Philanthropy in Response to a Major Disaster: Case Study of the September 11 Terrorist Attacks
By Erica Curry
Graduate Student, Center on Philanthropy at Indiana University
The best means of benefiting the community is to place within its reach the ladders upon which the aspiring can rise. (Andrew Carnegie 1889, 23)
At no other time in recent history has this country seen an event as devastating as the terrorist attacks of September 11, 2001. Most Americans vividly recall where they were and what they were doing the exact moment they heard of the attacks on the World Trade Center and Pentagon. From boardrooms to classrooms, the world seemed to stop.
Yet, answering the bombarding images of death and destruction, a resounding call arose across America. The call was from citizens of all walks of life and profession, insisting they could and would help in some way. Whether an educator or student, a corporate or non-profit leader, a mayor or a president, many served to aid those in need. Who can forget lines of volunteers ready to give blood in countless cities and towns or the kids serving peanut butter and jelly sandwiches to the workers at Ground Zero? There were images of local firefighters headed to New York City to lend a hand and Hollywood movie stars conducting a telethon to raise millions of dollars.
The outpouring of widespread financial and human resources from across the United States and the world in response to the September 11, 2001, tragedy was motivated by love, compassion and patriotism. It demonstrated some of the most generous acts of philanthropy this country has witnessed. This paper will examine the importance, impact and relationship of philanthropy to this event.
The citizens and institutions of the United States had little if any precedent that would adequately prepare them for the events of September 11, 2001, or the aftermath in the months that followed. The destruction of that day's historic events challenged the capacity of America's private, governmental and non-profit sectors. Yet, a few events in the country's past had set up a response system to deal with lesser disasters.
The Congressional Act of 1803 generally considered the first piece of disaster legislation, provided government assistance to a New Hampshire town following an extensive fire. In the century that followed, ad hoc legislation was passed more than 100 times in response to hurricanes, earthquakes, floods and other natural disasters.
In 1978, President Jimmy Carter consolidated multiple federal programs and policies to form the Federal Emergency Management Agency (FEMA 2002). FEMA was designed as an independent public agency that reported to the president, and was charged with planning for and recovering from national disasters. Following September 11, 2001, the agency has refocused around issues of national preparedness and homeland security. Billions of dollars of new funding have been allocated with the intent of protecting communities against terrorist threats. The 2500-person agency and the newly formed Office of Homeland Security, to which it belongs, have the mission of leading the United States to become "a nation prepared." One is left to question, could our nation ever be adequately prepared for another September 11?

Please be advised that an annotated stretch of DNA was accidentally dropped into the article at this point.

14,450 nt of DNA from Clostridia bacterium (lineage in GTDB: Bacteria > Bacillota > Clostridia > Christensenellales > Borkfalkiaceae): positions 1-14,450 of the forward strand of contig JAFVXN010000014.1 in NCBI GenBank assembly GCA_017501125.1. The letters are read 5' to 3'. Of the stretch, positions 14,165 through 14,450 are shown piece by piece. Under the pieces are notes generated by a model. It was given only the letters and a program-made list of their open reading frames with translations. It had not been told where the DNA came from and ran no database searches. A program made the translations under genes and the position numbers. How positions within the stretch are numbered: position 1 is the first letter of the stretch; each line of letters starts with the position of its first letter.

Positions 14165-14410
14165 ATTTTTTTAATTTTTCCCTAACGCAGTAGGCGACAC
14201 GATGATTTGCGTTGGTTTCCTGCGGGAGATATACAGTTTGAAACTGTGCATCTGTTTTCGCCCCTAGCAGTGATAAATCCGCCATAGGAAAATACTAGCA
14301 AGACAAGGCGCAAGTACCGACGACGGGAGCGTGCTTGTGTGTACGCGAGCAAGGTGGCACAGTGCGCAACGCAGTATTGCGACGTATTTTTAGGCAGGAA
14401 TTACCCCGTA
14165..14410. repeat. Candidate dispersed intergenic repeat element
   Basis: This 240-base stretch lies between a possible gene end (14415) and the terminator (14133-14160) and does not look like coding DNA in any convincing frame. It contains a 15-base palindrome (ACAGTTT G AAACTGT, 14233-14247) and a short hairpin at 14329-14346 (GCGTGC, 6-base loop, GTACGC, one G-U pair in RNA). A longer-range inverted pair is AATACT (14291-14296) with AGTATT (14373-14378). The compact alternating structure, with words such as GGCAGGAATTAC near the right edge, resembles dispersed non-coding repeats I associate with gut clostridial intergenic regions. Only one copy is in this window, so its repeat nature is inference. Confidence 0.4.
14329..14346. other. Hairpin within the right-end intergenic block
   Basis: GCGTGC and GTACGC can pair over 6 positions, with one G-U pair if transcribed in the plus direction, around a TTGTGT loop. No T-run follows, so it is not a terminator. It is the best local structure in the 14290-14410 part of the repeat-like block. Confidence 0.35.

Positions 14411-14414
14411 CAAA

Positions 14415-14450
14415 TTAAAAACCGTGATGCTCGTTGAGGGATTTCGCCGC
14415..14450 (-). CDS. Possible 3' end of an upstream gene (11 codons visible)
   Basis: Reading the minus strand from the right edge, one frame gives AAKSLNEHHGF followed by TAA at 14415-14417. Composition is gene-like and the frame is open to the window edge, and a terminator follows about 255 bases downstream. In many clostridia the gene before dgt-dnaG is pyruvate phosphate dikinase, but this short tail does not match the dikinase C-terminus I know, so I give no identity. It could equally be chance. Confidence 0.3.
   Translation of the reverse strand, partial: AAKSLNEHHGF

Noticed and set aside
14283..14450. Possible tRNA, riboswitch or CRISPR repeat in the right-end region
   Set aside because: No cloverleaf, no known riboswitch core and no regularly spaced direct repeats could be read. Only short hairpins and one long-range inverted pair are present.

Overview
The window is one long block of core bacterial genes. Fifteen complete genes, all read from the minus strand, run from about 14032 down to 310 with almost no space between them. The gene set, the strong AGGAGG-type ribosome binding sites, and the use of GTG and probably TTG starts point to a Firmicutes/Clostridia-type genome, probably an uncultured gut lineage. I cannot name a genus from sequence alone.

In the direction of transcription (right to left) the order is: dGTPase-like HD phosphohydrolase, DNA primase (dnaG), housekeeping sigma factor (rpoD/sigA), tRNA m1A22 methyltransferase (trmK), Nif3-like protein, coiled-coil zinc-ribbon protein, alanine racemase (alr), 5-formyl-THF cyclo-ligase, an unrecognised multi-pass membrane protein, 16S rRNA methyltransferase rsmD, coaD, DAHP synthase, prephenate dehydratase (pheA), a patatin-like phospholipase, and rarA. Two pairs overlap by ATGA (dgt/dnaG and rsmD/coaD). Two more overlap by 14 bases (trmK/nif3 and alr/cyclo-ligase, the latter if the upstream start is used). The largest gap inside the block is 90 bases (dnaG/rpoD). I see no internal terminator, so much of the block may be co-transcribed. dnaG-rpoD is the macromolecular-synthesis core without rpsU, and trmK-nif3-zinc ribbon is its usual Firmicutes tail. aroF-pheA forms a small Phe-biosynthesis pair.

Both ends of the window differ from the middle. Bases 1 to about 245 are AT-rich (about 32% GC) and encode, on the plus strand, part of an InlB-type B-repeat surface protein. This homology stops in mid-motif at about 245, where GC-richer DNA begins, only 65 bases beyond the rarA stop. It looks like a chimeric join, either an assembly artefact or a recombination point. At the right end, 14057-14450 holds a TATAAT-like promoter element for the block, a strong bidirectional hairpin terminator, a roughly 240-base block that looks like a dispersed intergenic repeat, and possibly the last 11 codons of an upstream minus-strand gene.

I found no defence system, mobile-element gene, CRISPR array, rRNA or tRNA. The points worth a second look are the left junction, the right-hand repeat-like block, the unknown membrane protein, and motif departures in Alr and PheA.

In a recent West Michigan poll, fifty percent of respondents placed September 11 on par with the national disaster of Pearl Harbor (Deiters 2002). One factor that contributes to the comparisons between September 11 and Pearl Harbor is that these events were both surprise attacks by foreign powers. Because of the geography and nature of the attack on Pearl Harbor, the response warranted an immediate military response. For the sake of this briefing paper, Pearl Harbor does not lend itself as an adequate comparative case study in philanthropy and disaster response.
Perhaps the most valuable history lesson for our healing nation comes from the1995 Oklahoma City bombing of the Alfred P. Murrah Federal Building. The coordinated emergency response demonstrated effective practices in the midst of a national disaster. Federal agencies, local and national nonprofits, and citizens from across the country responded to the disaster in an immediate fashion with a rescue and recovery effort, monetary and emotional support for survivors and family members of the victims, and an outpouring of public grief and anger. Seven years later, the successful mobilization of time and money can be seen as a model from which we can learn and build. The long-term impact of and response to the survivors in Oklahoma City may serve as a compass for New York and Washington DC in preparing to meet the emotional and economic long-term effects of the September 11 terrorist attacks.
As the emotional and physical damage of the September 11 catastrophe settled within the national conscience, Americans witnessed an outpouring of human and financial support to the victims of the attacks. In fact, "the charitable response was nothing short of remarkable. At least $2.25 billion was raised and two-thirds of American households pitched in" (Salamon 2002). A recent survey conducted by the Center on Philanthropy at Indiana University (2002) discovered that 74.4% of those surveyed responded to the tragedy with some form of charitable behavior, including giving money, food, clothing, blood; and/or volunteering time. In addition to the tremendous financial response,
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